You’re a bus driver and your heading south with 55 passengers.

Leg one of the trip, 4.4 miles and turn east.

Leg 2 – 3.3 miles

Leg 3 Turn back south 2.2 miles

Leg 4 Turn East 1.1 miles

You’ve driven 2 directions but made three turns for 4 different legs.  4.4+3.3+2.2+1.1 = 11 miles.

Question:  How old is the bus driver?

 

You are the bus driver – how old are you?

When someone is trying to take your focus off – get it back.

Zig Ziglar

   

How often do we pride ourselves on being great listeners, yet we just blow stuff off?

 

As leaders, we all have a full plate, stuff overflowing – but we have to remember that our people are what matters most.  Without them, we will not create anywhere near what we are capable of.

 

Today I want to share 3 keys that will make you a better leader.

 

1/        How many times has someone told you that something bothers them, really bothers them, but you just blew them off?  Then, they end up leaving your organization, and you sit there wondering why.  But they tell everyone else, “this was bugging me, I tried to get the boss to see it, but he/she just didn’t listen.”

 

Great leadership requires great listening and taking action. 

Make sure you become aware of those things that are getting under the skin of your team and do something about them.

 

2/        How many times has everyone but you known that a person in your organization is not what you think they are?  Yet your mind is made up, and you ignore their objections and keep rolling.  Companies have lost money, good people and great opportunities because the leader did not listen to those he/she should trust the most. 

Keep these communication lines open, and make sure your team is not afraid to tell you the truth.

 

A long time ago, I learned the hard way that a prospect should never come ahead of a customer.  The same applies here: the new guy/girl (the one who you believe can  walk on water) should not come ahead of those you trust and who have helped you get there so much in the past.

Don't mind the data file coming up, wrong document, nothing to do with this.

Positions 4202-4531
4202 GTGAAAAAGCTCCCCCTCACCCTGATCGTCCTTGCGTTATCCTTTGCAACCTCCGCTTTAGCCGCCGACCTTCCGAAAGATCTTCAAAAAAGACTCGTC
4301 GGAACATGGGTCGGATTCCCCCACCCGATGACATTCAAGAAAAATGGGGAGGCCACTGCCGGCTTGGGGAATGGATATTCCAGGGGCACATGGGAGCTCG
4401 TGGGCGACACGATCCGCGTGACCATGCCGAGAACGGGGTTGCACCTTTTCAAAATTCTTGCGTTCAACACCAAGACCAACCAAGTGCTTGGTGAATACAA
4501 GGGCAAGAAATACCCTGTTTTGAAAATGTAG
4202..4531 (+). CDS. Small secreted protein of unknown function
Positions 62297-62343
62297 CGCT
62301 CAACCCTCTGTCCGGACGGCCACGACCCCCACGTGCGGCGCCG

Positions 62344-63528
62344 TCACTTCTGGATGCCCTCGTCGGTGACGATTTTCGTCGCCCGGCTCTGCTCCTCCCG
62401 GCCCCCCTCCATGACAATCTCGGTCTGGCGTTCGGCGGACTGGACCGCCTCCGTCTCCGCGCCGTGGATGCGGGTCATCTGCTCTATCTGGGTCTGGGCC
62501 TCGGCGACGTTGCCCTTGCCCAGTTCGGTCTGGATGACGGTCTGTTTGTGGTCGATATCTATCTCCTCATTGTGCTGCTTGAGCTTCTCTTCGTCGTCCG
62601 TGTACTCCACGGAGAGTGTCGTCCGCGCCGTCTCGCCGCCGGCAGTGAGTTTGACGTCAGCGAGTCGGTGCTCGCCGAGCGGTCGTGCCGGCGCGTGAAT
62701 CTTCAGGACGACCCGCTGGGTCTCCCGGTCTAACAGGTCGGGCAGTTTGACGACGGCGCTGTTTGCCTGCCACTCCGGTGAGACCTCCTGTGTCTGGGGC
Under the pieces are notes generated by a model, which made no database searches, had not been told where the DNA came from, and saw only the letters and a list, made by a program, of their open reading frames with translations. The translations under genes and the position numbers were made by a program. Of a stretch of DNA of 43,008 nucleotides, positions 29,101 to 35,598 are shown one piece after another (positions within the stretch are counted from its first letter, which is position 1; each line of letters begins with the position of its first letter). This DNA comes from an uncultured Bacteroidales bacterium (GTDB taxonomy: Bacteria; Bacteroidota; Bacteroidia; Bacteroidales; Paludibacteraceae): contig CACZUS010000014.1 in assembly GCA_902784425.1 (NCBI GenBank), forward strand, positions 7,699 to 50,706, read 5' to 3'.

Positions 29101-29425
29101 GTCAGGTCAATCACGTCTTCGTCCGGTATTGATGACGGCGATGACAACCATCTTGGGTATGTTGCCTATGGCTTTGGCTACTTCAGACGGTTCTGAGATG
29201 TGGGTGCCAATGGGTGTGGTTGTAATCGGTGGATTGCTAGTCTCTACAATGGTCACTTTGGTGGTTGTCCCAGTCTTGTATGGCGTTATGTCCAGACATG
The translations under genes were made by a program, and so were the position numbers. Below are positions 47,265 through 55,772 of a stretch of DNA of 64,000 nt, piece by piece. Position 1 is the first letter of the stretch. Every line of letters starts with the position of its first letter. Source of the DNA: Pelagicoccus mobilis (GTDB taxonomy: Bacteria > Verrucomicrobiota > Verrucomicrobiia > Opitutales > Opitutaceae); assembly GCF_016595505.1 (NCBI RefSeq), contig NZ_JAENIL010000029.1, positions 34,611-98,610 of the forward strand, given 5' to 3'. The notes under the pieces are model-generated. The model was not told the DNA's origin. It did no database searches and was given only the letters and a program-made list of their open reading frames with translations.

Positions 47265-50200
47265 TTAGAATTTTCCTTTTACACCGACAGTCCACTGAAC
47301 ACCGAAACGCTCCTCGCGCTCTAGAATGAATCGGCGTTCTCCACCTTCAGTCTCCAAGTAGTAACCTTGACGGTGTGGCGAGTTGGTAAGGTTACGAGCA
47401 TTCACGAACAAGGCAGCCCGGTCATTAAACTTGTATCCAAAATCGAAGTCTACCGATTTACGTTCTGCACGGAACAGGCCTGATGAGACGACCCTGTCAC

3/        When you mess up, stop, admit it, and clear the air.  As leaders, we often do little stupid stuff, which we just blow off, but this can create a wall that stops us from ever earning the maximum performance of our players. 

I remember giving a chair to one of my sales people in our old office.  Later, when we moved to our new office, I took it back and used it myself, never saying anything.  Not that big a deal, right?  I wasn’t able to put that relationship right again until I sucked it up and admitted how stupid I was. 

Be careful, the little stuff does really matter.   Maybe not to you, but to someone.

 

Leaders, open your mind and listen this week.  Take a look around and see if any of these apply to you and your team.  If so, do what you need to make it right.  You might be amazed by the results.

 

Want more on being the best?

Watch this video and start that journey to being the best.